Research Papers: Gas Turbines: Microturbines and Small Turbomachinery

Siloxanes as Working Fluids for Mini-ORC Systems Based on High-Speed Turbogenerator Technology

[+] Author and Article Information
Antti Uusitalo

e-mail: antti.uusitalo@lut.fi

Teemu Turunen-Saaresti

e-mail: teemu.turunen-saaresti@lut.fi

Juha Honkatukia

e-mail: juha.honkatukia@lut.fi
Laboratory of Fluid Dynamics,
Institute of Energy Technology,
Lappeenranta University of Technology,
Lappeenranta, Finland

Piero Colonna

Process and Energy Department,
Delft University of Technology,
Delft, The Netherlands
e-mail: P.Colonna@tudelft.nl

Jaakko Larjola

Laboratory of Fluid Dynamics,
Institute of Energy Technology,
Lappeenranta University of Technology,
Lappeenranta, Finland
e-mail: jaakko.larjola@lut.fi

1Corresponding author.

Contributed by the International Gas Turbine Institute (IGTI) of ASME for publication in the Journal of Engineering for Gas Turbines and Power. Manuscript received February 28, 2012; final manuscript received June 25, 2012; published online March 18, 2013. Assoc. Editor: Joost J. Brasz.

J. Eng. Gas Turbines Power 135(4), 042305 (Mar 18, 2013) (9 pages) Paper No: GTP-12-1051; doi: 10.1115/1.4023115 History: Received February 28, 2012; Revised June 25, 2012

This paper presents a study aimed at evaluating the use of siloxanes as the working fluid of a small-capacity (10kWe) ORC turbogenerator based on the “high-speed technology” concept, combining the turbine, the pump, and the electrical generator on one shaft, whereby the whole assembly is hermetically sealed, and the bearings are lubricated by the working fluid. The effects of adopting different siloxane working fluids on the thermodynamic cycle configuration, power output, and on the turbine and component design are studied by means of simulations. Toluene is included into the analysis as a reference fluid in order to make comparisons between siloxanes and a suitable low molecular weight hydrocarbon. The most influential working fluid parameters are the critical temperature and pressure, molecular complexity and weight, and, related to them, the condensation pressure, density and specific enthalpy over the expansion, which affect the optimal design of the turbine. The fluid thermal stability is also extremely relevant in the considered applications. Exhaust gas heat recovery from a 120 kW diesel engine is considered in this study. The highest power output, 13.1 kW, is achieved with toluene as the working fluid, while, among siloxanes, D4 provides the best simulated performance, namely 10.9 kW. The high molecular weight of siloxanes is beneficial in low power capacity applications, because it leads to larger turbines with larger blade heights at the turbine rotor outlet, and lower rotational speed if compares, for instance, to toluene.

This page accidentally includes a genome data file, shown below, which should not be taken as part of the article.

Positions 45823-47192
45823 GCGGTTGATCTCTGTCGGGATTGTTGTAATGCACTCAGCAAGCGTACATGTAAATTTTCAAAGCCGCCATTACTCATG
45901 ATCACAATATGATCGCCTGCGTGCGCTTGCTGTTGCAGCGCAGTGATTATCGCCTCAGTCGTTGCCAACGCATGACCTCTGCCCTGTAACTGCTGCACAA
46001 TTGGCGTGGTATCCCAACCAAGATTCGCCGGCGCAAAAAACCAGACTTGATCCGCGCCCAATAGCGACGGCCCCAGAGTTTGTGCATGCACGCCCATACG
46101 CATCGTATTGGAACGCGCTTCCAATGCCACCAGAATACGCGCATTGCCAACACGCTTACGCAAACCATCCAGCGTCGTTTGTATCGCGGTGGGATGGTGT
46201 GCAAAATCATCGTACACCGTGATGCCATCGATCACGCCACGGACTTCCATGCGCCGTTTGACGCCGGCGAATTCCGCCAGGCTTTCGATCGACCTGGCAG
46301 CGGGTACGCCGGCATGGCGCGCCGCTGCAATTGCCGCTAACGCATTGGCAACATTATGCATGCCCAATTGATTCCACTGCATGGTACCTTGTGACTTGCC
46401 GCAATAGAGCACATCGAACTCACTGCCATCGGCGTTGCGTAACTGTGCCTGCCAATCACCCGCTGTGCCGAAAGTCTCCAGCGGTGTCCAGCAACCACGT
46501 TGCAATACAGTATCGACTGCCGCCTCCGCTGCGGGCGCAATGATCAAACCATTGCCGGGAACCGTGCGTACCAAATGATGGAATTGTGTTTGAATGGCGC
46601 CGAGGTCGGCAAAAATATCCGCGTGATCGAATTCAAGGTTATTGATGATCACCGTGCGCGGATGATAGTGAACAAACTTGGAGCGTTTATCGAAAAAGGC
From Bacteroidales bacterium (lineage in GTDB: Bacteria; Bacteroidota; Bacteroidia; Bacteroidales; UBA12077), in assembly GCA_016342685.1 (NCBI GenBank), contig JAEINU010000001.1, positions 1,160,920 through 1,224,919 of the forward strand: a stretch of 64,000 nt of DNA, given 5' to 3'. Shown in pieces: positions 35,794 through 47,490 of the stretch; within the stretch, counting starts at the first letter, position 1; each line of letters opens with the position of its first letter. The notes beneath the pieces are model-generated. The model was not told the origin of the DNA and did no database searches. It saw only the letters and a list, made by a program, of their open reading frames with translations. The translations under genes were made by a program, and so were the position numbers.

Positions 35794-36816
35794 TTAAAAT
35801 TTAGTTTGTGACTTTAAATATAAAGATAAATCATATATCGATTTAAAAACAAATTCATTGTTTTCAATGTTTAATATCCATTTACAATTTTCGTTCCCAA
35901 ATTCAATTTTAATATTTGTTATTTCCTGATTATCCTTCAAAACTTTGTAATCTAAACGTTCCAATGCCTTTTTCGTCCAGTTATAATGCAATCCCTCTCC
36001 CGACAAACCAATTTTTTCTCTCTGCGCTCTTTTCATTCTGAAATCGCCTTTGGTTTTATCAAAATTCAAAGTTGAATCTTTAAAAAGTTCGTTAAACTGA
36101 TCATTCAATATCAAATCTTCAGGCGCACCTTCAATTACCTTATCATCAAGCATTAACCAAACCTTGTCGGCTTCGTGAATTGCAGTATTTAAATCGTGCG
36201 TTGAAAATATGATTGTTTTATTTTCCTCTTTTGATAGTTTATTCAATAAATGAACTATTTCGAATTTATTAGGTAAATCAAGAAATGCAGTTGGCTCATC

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Fig. 1

Process flow diagram of the ORC power system based on high-speed turbogenerator technology

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Fig. 2

Cutout of a typical high-speed ORC turbogenerator developed and manufactured at the LUT fluid dynamics laboratory

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Fig. 3

Temperature diagram of the evaporator. The working fluid is siloxane D4.

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Fig. 4

Temperature diagram of the recuperator. The working fluid is siloxane D4.

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Fig. 5

Temperature diagram of the condenser. The working fluid is siloxane D4.

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Fig. 6

ORC process net electric power, Pe,net

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Fig. 7

ORC process net electric efficiency, ηe,net

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Fig. 8

The effect of the condensation temperature, Tc, on the net electric power output, Pe,net (pressure losses are neglected)

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Fig. 9

The effect of the condensation temperature, Tc, on the net electric efficiency, ηe,net (pressure losses are neglected)

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Fig. 10

The effect of the condensing temperature, Tc on the turbine volume ratio vt,out/vt,in

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Fig. 11

The effect of the condensing temperature, Tc on the pressure ratio pt/pc

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Fig. 12

The effect of the condensing temperature, Tc on the condensing pressure, pc

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Fig. 13

The effect of the turbine efficiency, ηt on the electric power output, Pe,net



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